In this letter James Houghton, of the Committee for a Winter Confrontation with Congress, appeals to friends for financial support of the "poor peoples lobby."
Reverend Oliver Holmes confirms the possibility of a meeting between Dr. King and Mrs. Leonard Faber, a graduate student in religion. Her dissertation involves Dr. King, German monk and theologian Martin Luther and Jewish philosopher Martin Buber.
This letter, dated January 23,1968, was sent among French colleagues who are in support of promoting understanding and cooperation between Protestant and Catholic educationists in America and France.
This outline features a tentative agenda, statement of purpose, and key logistical information pertaining to the commemorative rally celebrating the completion of the 1965 Selma to Montgomery March.
Dr. King gives an address on the role of education in the civil rights movement at Syracuse University's Fourteenth Annual Summer Session Banquet.
Sidney Eisenberger sends a donation and words of encouragement to Dr. King. He praises Dr. King's work, particularly the focus on political involvement. He humorously writes that he hopes that he will one day be so unconscious of color that he will "feel free to regard a negro auto driver with the same venomous hatred I give to white drivers."
Congressman John Conyers shares an article with civil rights attorney, Orzell Billingsley. The article highlights Attorney Billingsley's efforts to join 20 predominately black municipalities, so that more African Americans can have a voice within politics and economic development.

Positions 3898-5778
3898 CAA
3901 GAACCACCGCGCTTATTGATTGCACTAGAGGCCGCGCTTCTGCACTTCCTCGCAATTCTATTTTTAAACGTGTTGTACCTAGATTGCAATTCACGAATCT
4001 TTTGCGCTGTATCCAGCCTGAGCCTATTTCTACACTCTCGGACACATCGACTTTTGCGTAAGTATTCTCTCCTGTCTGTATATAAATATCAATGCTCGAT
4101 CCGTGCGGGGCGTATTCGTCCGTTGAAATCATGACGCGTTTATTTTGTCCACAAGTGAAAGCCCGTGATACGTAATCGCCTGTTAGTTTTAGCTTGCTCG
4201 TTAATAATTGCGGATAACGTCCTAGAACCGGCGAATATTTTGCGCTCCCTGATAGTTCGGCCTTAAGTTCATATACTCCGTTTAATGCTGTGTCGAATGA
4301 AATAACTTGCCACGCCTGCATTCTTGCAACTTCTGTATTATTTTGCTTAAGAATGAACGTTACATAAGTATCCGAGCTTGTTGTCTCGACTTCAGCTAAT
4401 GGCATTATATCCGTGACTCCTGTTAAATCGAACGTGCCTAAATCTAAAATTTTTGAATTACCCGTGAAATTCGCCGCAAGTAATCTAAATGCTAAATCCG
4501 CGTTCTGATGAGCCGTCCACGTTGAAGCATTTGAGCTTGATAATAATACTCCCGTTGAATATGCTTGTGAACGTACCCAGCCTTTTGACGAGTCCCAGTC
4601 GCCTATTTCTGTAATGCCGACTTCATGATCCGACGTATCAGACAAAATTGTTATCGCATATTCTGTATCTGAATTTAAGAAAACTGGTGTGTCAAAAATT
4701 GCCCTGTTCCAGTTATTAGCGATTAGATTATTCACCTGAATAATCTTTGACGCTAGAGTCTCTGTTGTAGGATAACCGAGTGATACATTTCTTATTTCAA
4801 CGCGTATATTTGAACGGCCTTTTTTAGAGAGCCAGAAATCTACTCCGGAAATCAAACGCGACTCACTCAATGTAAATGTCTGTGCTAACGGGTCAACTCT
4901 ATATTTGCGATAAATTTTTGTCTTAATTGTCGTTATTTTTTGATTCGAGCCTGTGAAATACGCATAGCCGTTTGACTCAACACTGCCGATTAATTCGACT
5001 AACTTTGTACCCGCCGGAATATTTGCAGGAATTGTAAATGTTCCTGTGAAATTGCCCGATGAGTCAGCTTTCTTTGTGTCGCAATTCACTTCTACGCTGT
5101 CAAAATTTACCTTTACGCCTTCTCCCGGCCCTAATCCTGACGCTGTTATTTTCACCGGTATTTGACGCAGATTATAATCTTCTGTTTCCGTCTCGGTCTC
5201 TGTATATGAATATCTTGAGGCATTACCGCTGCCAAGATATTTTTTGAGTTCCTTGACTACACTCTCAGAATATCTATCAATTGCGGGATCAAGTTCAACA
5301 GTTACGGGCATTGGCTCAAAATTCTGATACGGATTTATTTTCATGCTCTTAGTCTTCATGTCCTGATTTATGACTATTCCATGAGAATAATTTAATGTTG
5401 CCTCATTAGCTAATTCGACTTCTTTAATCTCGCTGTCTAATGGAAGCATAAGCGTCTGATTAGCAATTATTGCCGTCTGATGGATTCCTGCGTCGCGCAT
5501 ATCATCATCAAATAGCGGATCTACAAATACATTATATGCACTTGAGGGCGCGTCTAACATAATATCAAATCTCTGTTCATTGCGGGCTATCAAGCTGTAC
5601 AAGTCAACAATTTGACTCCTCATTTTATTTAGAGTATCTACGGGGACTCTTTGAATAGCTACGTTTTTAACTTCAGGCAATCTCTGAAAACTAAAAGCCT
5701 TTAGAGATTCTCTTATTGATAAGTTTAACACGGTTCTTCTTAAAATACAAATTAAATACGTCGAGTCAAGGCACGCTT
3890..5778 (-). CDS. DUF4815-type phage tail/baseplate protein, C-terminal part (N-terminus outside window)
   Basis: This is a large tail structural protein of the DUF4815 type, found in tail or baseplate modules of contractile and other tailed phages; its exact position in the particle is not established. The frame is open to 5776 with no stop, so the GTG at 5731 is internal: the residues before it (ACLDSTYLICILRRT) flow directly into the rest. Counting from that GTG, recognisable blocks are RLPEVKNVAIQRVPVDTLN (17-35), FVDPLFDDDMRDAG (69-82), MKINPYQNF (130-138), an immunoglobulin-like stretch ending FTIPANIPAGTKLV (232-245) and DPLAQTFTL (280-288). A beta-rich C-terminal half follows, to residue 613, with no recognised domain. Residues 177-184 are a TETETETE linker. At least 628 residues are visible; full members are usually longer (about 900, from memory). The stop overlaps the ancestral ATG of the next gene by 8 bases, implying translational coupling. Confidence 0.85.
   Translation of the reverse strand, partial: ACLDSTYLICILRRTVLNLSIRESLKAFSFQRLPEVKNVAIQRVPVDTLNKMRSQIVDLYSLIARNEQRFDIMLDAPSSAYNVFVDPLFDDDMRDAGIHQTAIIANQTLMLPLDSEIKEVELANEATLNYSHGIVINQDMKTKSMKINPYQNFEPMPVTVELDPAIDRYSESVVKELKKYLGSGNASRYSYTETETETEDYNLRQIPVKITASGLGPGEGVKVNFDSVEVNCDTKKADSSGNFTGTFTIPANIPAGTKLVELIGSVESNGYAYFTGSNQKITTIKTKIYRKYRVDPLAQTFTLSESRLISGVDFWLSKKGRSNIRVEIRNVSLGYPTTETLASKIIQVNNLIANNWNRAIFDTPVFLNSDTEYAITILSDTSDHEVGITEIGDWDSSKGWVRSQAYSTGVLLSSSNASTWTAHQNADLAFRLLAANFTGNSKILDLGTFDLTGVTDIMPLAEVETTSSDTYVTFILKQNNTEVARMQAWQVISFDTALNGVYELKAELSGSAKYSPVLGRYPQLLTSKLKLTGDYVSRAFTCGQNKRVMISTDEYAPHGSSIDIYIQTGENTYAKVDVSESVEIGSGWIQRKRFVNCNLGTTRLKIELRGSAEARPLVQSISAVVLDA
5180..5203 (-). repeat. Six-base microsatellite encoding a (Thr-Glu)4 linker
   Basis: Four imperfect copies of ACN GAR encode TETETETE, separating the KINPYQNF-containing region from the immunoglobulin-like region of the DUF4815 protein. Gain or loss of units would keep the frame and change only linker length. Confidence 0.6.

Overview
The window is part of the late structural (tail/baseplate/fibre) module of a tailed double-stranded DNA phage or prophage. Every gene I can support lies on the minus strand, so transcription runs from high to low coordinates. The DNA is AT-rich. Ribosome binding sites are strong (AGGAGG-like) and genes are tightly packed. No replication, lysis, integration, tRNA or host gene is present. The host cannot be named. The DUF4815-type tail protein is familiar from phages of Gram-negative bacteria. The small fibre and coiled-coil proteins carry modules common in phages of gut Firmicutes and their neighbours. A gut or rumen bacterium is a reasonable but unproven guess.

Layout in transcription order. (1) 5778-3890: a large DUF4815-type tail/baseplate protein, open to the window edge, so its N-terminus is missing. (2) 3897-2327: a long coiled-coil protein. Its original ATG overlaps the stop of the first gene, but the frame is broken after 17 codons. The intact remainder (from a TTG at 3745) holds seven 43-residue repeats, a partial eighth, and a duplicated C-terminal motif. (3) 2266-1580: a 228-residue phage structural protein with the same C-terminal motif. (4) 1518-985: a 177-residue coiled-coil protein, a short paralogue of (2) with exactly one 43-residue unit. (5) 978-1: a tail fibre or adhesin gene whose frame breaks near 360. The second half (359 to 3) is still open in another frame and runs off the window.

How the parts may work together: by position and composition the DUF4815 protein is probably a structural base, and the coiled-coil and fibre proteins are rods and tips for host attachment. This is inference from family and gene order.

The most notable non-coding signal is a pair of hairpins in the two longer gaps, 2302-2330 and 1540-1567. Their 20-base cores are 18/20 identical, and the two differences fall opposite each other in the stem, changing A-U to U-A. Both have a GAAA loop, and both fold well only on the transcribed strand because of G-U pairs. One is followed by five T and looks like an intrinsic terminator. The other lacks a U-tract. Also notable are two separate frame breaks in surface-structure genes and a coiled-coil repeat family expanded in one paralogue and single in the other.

Dr. Martin Luther King Jr. responds to W. Daniels letter regarding a speaking invitation, March 12, 1968. Dr. King regrettably informs him that his intensive schedule restricts his ability to accept speaking engagements, for the next eight or nine months.
This article focuses on the Chicago Urban League's struggle to gain financial support from contributors. According to the organization's director Edwin C. Berry, former contributors failed to accept the fact that the goals and scope of the league would preclude the organization from becoming a "protest group."
In this letter, Bertha Fiege is commending Dr. King on his speech at Riverside Church. She feels he serves great importance to furthering unity, not only racially, but around the world as well.